Isaac Newton added a lot of testosterone to Galileo's methodology. He co-invented the calculus and redefined the whole world as a collection of classical degrees of freedom, such as x(t) and v(t), that depended on time. Time was absolute and universal.

That remained true in field theory, e.g. in hydrodynamics, but space was gradually becoming a counterpart of time. Fields became the natural degrees of freedom: they depended on time and space, as in phi(x,y,z,t). This process culminated by relativity. In special relativity, "t" was no longer universal for all observers. It got linearly mixed up with "x,y,z" depending on the observer's velocity.

For the first time, special relativity also allowed us to think that eternalism is more natural than presentism. The whole spacetime is much more absolute and objectively existent than its sections at constant times (also known as the "space" at some moment). The sections of spacetime at a constant "t" were thought to be absolute before 1905 but Einstein has changed that completely.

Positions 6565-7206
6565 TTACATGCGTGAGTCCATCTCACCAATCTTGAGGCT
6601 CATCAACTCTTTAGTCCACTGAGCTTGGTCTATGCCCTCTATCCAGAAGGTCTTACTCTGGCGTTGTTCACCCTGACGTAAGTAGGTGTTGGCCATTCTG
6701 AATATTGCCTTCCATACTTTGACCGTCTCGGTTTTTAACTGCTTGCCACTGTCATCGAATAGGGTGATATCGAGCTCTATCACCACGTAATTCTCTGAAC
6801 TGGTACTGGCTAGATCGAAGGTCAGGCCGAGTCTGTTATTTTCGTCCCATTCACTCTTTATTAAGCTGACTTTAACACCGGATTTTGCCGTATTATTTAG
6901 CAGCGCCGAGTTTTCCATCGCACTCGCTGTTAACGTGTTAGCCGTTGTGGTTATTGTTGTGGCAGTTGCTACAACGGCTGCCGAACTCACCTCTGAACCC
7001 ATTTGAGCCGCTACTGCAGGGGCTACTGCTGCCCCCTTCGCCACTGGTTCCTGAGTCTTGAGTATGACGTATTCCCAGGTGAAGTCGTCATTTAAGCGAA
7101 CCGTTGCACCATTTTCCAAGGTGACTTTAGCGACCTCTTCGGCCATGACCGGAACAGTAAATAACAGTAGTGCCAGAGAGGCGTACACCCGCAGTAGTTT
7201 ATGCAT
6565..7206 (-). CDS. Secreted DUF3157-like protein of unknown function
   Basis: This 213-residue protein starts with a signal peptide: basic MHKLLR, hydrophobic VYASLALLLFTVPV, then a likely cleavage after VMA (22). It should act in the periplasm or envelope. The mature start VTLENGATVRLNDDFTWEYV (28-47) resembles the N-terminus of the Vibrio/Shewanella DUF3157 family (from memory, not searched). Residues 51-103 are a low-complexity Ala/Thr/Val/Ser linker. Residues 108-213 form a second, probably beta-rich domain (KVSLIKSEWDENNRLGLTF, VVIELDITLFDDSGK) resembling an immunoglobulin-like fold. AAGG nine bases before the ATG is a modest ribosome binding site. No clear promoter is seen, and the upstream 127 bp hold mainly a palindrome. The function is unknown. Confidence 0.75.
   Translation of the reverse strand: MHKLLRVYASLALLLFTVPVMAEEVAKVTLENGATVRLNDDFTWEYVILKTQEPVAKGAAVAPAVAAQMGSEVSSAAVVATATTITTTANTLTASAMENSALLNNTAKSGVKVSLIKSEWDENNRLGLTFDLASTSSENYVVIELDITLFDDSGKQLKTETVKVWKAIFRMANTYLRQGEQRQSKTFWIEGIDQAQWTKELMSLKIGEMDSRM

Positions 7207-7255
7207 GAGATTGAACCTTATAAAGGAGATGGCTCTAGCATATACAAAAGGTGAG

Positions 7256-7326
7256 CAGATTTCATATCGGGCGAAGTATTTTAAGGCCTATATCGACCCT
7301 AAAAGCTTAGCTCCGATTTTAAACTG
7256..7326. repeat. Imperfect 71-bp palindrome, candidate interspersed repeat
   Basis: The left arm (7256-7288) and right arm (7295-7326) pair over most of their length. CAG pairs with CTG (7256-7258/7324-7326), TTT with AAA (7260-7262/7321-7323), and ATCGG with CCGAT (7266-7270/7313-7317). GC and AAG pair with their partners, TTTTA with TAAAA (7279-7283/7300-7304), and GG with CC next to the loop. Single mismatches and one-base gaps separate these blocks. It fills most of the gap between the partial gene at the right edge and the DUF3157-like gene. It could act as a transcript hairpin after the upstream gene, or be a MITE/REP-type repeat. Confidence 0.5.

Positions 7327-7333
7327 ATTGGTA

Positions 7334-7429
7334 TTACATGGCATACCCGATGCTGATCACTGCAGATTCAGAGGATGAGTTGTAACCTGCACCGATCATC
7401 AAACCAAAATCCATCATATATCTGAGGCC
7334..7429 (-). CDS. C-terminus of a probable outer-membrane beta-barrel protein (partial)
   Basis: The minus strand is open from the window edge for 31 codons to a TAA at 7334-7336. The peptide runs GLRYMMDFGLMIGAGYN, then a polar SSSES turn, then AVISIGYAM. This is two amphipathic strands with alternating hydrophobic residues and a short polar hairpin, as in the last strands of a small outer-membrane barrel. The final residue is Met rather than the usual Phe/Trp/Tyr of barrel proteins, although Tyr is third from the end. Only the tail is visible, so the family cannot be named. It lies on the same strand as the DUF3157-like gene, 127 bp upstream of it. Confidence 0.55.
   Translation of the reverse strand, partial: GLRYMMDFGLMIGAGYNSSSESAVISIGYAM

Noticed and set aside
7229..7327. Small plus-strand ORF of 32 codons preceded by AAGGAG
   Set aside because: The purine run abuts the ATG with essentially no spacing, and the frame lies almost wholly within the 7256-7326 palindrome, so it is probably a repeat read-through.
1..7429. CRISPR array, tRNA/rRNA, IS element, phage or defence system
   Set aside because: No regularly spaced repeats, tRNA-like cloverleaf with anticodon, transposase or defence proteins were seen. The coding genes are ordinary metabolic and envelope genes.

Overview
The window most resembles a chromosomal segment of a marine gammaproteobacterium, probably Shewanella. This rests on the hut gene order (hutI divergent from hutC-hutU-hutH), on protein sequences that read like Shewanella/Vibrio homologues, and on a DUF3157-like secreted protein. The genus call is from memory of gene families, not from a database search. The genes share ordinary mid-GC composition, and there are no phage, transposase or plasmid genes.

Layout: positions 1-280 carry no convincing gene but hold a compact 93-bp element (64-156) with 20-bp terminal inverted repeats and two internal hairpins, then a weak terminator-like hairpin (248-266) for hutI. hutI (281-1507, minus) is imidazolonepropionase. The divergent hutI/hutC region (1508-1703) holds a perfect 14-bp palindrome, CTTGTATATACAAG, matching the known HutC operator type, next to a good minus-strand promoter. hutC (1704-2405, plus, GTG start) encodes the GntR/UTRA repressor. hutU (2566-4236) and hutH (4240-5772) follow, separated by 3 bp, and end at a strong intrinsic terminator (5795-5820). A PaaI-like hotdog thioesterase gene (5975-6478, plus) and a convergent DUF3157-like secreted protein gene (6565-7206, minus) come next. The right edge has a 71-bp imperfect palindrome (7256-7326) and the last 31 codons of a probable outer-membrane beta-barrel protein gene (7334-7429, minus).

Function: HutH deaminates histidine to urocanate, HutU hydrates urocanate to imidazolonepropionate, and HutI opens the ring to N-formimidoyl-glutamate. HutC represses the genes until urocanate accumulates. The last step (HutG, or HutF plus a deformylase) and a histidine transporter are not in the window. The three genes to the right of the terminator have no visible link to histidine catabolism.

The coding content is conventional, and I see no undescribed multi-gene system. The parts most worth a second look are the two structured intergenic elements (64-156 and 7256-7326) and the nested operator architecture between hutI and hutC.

Special relativity has also preserved and strengthened causality: not only events can be affected by the past events only; they can only be affected by events in a smaller region of the spacetime than the whole "past half-spacetime", namely by the past light cone of the event that is an effect of others.

In general relativity, all coordinate transformations became equally legitimate for the formulation of laws of physics. In special relativity, there used to be one good choice of "t" for every reference frame determined by a velocity "v". In general relativity, the choice of time became completely non-canonical, because of a new gauge symmetry (general covariance) that became a part of the basic principles of physics. The laws of causality remained valid but they suddenly needed a variable metric tensor to be calculated.